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The majority doesn't determine morality

The majority doesn't determine morality

Michael Brown holds a Ph.D. in Near Eastern Languages and Literatures from New York University and has served as a professor at a number of seminaries. He is the author of 25 books and hosts the nationally syndicated, daily talk radio show, the Line of Fire.

It’s always nice to be able to point to the polls when they support your position. But polling, when done accurately, does nothing more than tell you what other people think. And just because you have the majority on your side doesn’t mean you are right. In fact, when it comes to morality, the majority is often at odds with the Bible, which sets the standard of morality for practicing Christians.

But this should come as no surprise.

After all, Jesus famously said, “Enter by the narrow gate. For the gate is wide and the way is easy that leads to destruction, and those who enter by it are many. For the gate is narrow and the way is hard that leads to life, and those who find it are few” (Matthew 7:13–14).

As the related saying goes, the road to destruction is broad.

Ironically, a Gallup article from June, 2018 indicated that, “Forty-nine percent of Americans say the state of moral values in the U.S. is ‘poor’ — the highest percentage in Gallup's trend on this measure since its inception in 2002. Meanwhile, 37% of U.S. adults say moral values are ‘only fair,’ and 14% say they are ‘excellent’ or ‘good.’”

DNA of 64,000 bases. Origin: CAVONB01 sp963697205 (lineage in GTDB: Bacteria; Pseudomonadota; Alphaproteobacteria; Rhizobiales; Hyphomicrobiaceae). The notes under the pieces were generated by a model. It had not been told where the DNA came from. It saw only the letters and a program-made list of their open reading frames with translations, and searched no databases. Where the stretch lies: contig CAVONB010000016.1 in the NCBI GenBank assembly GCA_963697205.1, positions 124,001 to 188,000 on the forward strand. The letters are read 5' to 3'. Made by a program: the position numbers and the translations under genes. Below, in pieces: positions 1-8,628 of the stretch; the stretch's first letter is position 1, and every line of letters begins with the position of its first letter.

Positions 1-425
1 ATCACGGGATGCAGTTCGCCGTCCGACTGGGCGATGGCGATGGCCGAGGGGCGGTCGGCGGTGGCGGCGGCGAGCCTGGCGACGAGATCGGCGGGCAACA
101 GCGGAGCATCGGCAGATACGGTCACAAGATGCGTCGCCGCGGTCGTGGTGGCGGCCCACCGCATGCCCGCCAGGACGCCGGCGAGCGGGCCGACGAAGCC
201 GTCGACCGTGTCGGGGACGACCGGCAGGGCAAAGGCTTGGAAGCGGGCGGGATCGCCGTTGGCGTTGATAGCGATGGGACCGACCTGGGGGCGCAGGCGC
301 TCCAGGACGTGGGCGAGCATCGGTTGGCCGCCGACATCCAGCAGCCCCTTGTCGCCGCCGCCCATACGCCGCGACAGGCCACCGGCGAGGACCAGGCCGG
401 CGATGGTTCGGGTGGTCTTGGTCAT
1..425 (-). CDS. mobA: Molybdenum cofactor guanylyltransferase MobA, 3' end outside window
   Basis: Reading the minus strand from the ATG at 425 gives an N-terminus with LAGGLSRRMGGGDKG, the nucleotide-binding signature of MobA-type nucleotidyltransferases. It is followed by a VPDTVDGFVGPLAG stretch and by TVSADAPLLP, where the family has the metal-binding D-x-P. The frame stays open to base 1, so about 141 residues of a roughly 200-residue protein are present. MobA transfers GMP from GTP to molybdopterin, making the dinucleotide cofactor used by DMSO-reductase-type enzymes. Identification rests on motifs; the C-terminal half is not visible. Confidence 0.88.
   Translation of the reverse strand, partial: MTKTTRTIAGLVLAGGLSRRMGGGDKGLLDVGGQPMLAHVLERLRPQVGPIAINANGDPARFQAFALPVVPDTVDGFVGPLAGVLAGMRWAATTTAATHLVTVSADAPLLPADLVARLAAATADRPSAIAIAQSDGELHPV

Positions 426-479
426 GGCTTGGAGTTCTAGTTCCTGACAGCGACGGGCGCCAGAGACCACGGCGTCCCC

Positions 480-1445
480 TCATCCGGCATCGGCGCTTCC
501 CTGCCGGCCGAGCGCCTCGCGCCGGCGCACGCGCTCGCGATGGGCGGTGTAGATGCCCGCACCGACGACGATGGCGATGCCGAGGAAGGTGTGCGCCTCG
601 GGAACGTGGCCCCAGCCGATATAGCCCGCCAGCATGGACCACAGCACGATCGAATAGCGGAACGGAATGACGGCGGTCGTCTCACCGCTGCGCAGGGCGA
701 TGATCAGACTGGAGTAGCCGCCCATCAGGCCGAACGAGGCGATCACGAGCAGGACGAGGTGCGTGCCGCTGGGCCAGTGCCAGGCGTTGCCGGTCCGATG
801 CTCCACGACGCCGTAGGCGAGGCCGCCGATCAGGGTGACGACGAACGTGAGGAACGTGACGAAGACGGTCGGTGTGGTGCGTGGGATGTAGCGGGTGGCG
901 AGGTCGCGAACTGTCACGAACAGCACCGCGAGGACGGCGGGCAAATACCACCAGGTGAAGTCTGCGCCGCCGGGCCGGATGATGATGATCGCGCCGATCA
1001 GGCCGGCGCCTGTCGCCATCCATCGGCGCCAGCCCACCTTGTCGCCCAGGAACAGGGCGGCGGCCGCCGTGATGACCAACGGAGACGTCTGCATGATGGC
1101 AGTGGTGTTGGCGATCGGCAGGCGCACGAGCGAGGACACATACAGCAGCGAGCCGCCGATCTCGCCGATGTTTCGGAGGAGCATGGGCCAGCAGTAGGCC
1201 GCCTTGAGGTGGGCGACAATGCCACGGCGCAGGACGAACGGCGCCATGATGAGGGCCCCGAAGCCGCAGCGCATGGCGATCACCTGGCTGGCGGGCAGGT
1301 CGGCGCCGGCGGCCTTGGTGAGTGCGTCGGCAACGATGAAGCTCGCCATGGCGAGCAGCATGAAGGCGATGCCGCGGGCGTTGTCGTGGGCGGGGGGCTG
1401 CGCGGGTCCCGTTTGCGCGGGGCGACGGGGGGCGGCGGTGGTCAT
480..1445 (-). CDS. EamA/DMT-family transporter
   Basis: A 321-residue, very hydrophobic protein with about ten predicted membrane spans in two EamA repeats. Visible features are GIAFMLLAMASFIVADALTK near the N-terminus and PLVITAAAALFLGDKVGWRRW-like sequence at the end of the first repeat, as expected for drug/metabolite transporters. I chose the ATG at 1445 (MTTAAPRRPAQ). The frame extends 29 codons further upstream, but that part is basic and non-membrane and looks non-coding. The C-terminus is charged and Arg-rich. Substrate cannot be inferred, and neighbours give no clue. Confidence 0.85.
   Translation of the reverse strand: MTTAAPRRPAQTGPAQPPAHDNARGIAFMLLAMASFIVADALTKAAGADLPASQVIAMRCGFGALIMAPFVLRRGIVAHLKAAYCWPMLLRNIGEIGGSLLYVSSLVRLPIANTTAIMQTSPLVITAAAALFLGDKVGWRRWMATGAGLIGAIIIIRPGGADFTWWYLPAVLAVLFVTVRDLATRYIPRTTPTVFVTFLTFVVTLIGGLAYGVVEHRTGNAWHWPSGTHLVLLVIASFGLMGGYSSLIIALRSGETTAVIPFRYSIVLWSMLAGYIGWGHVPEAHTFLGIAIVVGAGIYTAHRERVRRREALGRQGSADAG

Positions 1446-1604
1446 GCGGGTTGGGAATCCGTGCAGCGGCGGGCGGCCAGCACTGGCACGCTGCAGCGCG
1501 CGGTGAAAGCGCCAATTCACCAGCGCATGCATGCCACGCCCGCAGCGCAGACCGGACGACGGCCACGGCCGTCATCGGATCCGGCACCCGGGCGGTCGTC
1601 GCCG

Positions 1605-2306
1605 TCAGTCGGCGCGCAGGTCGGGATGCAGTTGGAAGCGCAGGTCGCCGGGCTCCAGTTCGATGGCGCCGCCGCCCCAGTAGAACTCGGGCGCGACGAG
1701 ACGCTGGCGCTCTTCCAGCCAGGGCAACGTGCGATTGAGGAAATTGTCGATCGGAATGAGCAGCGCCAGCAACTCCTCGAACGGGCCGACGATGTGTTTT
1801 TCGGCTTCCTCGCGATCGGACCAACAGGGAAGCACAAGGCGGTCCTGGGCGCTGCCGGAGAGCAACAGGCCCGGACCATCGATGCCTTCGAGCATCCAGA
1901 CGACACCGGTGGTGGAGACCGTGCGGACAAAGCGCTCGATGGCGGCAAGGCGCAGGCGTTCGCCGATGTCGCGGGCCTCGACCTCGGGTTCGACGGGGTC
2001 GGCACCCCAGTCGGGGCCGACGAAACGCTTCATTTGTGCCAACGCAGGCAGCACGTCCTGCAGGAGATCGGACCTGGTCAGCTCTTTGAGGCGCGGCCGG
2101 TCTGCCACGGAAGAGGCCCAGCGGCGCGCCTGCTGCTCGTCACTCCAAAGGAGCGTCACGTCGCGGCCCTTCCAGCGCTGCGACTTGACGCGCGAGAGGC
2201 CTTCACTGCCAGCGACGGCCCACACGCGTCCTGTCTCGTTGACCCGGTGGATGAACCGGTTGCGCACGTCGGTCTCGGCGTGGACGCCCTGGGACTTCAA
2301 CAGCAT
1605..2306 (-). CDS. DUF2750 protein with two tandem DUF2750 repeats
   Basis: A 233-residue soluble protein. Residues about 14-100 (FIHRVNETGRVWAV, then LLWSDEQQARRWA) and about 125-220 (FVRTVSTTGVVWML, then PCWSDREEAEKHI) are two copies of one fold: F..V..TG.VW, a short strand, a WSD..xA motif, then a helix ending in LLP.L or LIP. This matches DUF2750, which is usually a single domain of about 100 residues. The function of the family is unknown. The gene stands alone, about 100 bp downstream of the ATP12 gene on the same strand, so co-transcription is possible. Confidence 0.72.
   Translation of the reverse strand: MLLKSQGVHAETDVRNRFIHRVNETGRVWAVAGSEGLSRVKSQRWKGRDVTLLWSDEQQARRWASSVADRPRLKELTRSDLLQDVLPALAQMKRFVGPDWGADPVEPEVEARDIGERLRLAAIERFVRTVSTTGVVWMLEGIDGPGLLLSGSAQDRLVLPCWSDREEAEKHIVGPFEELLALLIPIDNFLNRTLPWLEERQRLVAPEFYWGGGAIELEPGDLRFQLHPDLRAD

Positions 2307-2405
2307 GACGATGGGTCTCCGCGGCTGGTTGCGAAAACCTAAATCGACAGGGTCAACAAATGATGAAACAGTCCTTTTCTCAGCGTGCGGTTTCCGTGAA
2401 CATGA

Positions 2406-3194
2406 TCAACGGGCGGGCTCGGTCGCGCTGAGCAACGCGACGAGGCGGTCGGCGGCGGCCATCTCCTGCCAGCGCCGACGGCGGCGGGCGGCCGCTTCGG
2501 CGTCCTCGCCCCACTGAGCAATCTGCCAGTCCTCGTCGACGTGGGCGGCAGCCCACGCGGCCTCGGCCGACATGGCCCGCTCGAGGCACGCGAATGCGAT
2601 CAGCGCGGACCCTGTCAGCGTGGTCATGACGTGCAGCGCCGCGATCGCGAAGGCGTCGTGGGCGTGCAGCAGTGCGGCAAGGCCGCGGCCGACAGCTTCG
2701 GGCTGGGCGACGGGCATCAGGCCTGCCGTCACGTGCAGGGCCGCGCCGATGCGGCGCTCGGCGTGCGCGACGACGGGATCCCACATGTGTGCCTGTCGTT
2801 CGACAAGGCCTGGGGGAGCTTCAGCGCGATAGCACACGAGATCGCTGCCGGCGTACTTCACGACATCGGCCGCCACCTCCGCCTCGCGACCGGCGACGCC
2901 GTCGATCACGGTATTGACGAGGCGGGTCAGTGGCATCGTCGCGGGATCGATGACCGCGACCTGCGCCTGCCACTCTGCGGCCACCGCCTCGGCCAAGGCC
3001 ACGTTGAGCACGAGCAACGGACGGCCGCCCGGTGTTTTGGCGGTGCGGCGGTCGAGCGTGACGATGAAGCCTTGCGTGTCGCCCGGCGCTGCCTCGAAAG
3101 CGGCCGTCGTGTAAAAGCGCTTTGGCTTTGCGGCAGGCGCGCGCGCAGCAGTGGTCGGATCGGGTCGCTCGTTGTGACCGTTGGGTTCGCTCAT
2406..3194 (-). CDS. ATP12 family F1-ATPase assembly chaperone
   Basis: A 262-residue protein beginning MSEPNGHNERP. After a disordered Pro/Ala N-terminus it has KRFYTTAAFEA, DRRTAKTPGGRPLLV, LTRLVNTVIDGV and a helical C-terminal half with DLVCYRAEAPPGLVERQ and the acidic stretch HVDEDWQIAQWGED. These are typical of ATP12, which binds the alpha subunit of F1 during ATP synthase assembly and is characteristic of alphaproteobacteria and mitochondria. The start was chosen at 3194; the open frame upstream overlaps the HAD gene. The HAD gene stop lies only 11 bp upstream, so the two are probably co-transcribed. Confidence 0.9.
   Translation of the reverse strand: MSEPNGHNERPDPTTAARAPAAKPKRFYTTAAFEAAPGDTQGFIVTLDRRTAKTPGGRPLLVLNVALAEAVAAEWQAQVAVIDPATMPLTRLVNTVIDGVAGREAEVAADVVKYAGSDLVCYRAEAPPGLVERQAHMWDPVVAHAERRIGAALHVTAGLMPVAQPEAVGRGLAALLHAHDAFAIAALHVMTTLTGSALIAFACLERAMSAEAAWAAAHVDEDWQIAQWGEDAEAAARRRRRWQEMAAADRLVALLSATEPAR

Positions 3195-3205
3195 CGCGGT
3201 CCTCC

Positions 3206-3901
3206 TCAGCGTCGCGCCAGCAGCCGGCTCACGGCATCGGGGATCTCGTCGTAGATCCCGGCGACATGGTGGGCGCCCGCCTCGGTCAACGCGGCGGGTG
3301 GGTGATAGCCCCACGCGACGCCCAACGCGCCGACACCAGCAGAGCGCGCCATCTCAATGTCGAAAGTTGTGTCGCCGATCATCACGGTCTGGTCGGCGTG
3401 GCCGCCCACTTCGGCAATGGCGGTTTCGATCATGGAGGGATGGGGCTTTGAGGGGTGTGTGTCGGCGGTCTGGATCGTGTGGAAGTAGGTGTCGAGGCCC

So, almost half of the country thinks that the moral values of the country are “poor,” leading to an obvious question: Are we right about our morals being wrong? If so, then why are so many of us immoral?

Gallup reported in May of this year that, “A majority of Americans (63%) continue to say same-sex marriage should be legal, on par with the 64% to 67% Gallup has recorded since 2017.”

As recently as 1996, however, only 27 percent of Americans believed same-sex “marriage” should be legal.

As for same-sex relationships in general (outside of marriage), Gallup reports that in 1987, 57 percent of Americans said that consenting, adult relationships between gays or lesbians should not be legal while only 32 percent said they should be legal. By 2019, those numbers had more than flipped, with only 26 percent saying those relationships should not be illegal and 73 percent saying they should.

The Gallup chart is quite graphic, with the numbers crisscrossing somewhat through 2004 and then becoming an ever-widening gap from roughly 2005.

Are these numbers significant? Absolutely.

Do they point to major social shifts? Obviously, they do.

Are they great news for LGBT activists? Without a doubt.

Do they prove anything when it comes to determining what is moral? No, they do not.

During the time period from 2003 to 2017, support for polygamy in America rose from 7 percent to 17 percent, an even more dramatic shift from a statistical point of view. And it’s up to 18 percent in 2019.